SANDF fires wide variety of ammunition from different weapon systems
Last week, 19-20 March, Rheinmetall Denel Munition (RDM) hosted one of the world’s biggest live-fire demonstrations on the Denel Overberg Test Range in the Southern Cape: the RDM Ammunition Capability Demonstration 2019 (ACD2019). More than 800 guests from some 65 countries witnessed Rheinmetall’s capabilities and RDM’s firepower via the South African National Defence Force’s (SANDF) defence equipment, which included two GRIPEN and one HAWK aircraft, three helicopters (ORYX , ROOIVALK and AW109) and numerous land vehicles including the SANDF Special Forces “Recce” HORNET vehicle firing 107mm and one OLIFANT Mk1A and Mk2 each.
A wide range of weapons and ammunition was on display, ranging from 40mm grenades to guided bombs, as well as a broad array of 155mm artillery shells, including illumination rounds. RDM also showcased its brand new 60-120mm mortar family, stressing the new 81mm round (see below).
According to Norbert Schulze, RDM CEO, transcendence is key with his company’s munitions being used in 53 countries around the world.
Day and night firings included 60mm, 81mm and 120mm mortars, 155mm artillery, 76/62mm naval guns, Mk 82 aircraft bombs, the PloFadder mine breaching system, 40mm grenades, hand grenades, flares, 90mm anti-tank rounds, small arms and 20mm, 23mm and 35mm cannon.
RDM utilised the Denel Land Systems T5-52 artillery system to demonstrate its ASSEGAI family of ammunition, while the company has a considerable number of development programmes in the pipeline, looking at minimising costs and combining various technologies. Mew concepts of artillery were also presented, specifically range extension of ASSEGAI and improved M1 and M9.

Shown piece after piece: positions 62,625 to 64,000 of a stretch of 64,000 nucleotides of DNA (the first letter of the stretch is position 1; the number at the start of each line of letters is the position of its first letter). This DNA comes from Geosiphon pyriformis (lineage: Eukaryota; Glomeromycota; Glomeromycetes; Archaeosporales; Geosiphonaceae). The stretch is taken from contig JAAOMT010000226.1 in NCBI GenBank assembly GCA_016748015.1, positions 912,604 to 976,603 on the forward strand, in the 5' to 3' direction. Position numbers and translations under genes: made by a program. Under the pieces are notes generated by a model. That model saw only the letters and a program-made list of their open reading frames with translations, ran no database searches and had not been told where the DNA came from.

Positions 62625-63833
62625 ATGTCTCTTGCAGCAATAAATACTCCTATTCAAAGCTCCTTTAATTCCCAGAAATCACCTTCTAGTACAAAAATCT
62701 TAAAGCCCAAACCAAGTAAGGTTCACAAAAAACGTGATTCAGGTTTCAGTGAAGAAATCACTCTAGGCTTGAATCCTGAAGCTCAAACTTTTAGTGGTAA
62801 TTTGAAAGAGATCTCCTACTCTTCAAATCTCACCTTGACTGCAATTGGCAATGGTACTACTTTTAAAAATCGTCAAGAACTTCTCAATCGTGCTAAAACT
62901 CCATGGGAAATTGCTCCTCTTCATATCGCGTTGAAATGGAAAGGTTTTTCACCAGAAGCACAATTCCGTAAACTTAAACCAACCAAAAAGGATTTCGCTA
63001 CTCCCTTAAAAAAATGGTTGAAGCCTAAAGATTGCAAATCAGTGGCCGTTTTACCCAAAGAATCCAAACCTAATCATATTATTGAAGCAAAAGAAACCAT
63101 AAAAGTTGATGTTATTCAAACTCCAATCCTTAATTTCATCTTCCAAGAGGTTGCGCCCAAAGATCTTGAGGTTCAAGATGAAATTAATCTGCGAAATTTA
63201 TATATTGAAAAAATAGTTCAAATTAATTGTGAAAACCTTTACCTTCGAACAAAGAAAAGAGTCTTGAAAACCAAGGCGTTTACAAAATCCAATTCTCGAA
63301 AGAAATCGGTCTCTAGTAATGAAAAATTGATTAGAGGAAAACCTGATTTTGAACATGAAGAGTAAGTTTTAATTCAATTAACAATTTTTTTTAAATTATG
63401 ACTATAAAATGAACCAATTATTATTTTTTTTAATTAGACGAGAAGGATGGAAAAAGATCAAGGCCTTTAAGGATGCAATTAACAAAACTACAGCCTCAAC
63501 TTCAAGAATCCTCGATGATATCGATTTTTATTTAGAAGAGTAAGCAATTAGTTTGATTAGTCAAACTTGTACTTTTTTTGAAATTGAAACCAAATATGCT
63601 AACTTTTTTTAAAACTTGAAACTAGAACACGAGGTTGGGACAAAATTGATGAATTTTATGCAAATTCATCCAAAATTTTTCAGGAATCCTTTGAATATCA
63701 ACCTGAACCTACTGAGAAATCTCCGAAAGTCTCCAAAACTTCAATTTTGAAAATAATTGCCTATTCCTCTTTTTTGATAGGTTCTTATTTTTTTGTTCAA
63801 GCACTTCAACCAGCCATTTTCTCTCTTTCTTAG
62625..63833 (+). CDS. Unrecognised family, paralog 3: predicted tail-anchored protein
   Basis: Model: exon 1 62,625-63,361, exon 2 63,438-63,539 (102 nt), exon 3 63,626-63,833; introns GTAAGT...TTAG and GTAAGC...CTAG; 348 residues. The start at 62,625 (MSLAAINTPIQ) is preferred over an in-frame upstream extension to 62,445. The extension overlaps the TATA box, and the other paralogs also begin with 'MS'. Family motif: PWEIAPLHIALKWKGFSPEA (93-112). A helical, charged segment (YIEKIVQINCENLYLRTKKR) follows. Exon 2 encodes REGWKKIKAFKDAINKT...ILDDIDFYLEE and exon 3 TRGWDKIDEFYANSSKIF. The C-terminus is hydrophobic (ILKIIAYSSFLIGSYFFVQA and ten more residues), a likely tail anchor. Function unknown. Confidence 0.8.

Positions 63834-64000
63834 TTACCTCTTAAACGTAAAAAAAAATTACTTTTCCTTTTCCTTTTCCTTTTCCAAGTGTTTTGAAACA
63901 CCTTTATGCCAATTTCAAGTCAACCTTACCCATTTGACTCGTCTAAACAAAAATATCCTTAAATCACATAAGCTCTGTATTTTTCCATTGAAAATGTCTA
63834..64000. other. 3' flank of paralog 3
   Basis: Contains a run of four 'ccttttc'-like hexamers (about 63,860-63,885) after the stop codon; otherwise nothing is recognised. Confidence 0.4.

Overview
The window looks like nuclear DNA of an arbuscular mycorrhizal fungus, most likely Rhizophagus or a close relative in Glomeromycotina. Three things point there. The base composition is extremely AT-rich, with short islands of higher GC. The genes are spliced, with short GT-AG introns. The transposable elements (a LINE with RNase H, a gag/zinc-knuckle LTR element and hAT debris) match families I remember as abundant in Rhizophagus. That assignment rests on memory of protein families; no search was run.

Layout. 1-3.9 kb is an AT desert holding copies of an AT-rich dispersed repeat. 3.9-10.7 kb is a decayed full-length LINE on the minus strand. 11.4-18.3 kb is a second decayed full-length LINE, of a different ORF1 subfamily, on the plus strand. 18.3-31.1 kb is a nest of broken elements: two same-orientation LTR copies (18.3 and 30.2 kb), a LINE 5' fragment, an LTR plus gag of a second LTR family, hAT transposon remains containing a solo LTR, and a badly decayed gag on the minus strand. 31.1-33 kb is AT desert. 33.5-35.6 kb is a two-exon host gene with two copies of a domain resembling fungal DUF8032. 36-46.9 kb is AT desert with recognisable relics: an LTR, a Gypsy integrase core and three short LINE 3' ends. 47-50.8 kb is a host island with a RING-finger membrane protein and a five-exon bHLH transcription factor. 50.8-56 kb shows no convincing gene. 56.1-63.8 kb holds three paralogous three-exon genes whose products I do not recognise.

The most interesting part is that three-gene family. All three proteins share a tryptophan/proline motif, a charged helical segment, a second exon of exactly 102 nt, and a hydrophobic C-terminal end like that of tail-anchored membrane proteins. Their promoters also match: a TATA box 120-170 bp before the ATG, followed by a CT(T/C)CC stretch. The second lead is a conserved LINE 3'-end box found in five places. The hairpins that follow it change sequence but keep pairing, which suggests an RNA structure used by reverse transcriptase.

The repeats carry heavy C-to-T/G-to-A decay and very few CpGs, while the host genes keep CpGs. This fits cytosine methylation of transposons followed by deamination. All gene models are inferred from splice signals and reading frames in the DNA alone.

On the mortar side, RDM told MONCh that its new 81mm Extended Long Range (EL/R) will exceed 7,100m via improved effectiveness, achieving the same effect as before but with 50% of the bomb load. Furthermore, a new PBX17 round now includes tungusten balls as fragmentation material, making the warhead more effective. The advantage of these new developments (fully qualified in 12 months, according to RDM executives) are better affordability, as said, improved effectiveness and, when mounted, high mobility and increased safety.
Away from heavy vehicles and munitions, Rheinmetall Canada’s MISSION MASTER unmanned ground vehicle (UGV) made an appearance in both the Rescue (MEDEVAC) and the Protection roles, with the latter featuring Thales’ TDA 70mm unguided rockets on two launchers for seven rockets each mounted on a Rheinmetall remote weapons station. An absolute highlight of Day 2 was the salvo of 14 rockets fired from the UGV during a simulated Special Forces interdiction mission.
Now qualified under NATO Standardization Agreement (STANAG) 4568 (unmanned vehicle interoperability), next steps according to Alain Tremblay, Rheinmetall Canada Vice-President for Business Development stated, are the firing of guided rockets and reaching full autonomy (i.e. no man in the loop) next year.
In an interview during the event, Armin Papperger, Rheinmetall CEO, informed MONCh that this event showcased his company’s commitment to South Africa, stressing the success of 10 years of RDM, calling it a, “win-win situation.”
“We have a great R&D centre here in South Africa, producing great technologies, being the pride of South Africa,” the industry expert stated. “All profits flowed straight back into the now five factories here in county, creating world class standards. We need more factories like this in the world.”
With customer feedback from the event being very positive, Mr Papperger concluded by saying: “It was a fantastic event, enabling us to showcase our great products and to cement existing relationships.”
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